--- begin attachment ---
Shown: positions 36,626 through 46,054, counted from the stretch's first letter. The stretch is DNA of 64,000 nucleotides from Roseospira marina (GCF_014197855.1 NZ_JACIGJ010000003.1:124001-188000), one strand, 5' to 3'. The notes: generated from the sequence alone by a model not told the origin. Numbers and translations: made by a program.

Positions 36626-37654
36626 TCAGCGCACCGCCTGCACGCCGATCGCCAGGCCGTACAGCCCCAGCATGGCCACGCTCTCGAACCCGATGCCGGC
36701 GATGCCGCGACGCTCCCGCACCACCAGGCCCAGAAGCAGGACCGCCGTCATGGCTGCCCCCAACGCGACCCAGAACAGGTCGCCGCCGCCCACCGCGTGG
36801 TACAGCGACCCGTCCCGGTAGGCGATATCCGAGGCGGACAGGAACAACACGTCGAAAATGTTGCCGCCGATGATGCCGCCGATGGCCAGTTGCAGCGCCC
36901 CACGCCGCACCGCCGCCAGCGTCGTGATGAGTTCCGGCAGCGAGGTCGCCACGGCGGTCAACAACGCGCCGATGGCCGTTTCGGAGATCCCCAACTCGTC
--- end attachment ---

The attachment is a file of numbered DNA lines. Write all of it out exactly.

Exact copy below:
Shown: positions 36,626 through 46,054, counted from the stretch's first letter. The stretch is DNA of 64,000 nucleotides from Roseospira marina (GCF_014197855.1 NZ_JACIGJ010000003.1:124001-188000), one strand, 5' to 3'. The notes: generated from the sequence alone by a model not told the origin. Numbers and translations: made by a program.

Positions 36626-37654
36626 TCAGCGCACCGCCTGCACGCCGATCGCCAGGCCGTACAGCCCCAGCATGGCCACGCTCTCGAACCCGATGCCGGC
36701 GATGCCGCGACGCTCCCGCACCACCAGGCCCAGAAGCAGGACCGCCGTCATGGCTGCCCCCAACGCGACCCAGAACAGGTCGCCGCCGCCCACCGCGTGG
36801 TACAGCGACCCGTCCCGGTAGGCGATATCCGAGGCGGACAGGAACAACACGTCGAAAATGTTGCCGCCGATGATGCCGCCGATGGCCAGTTGCAGCGCCC
36901 CACGCCGCACCGCCGCCAGCGTCGTGATGAGTTCCGGCAGCGAGGTCGCCACGGCGGTCAACAACGCGCCGATGGCCGTTTCGGAGATCCCCAACTCGTC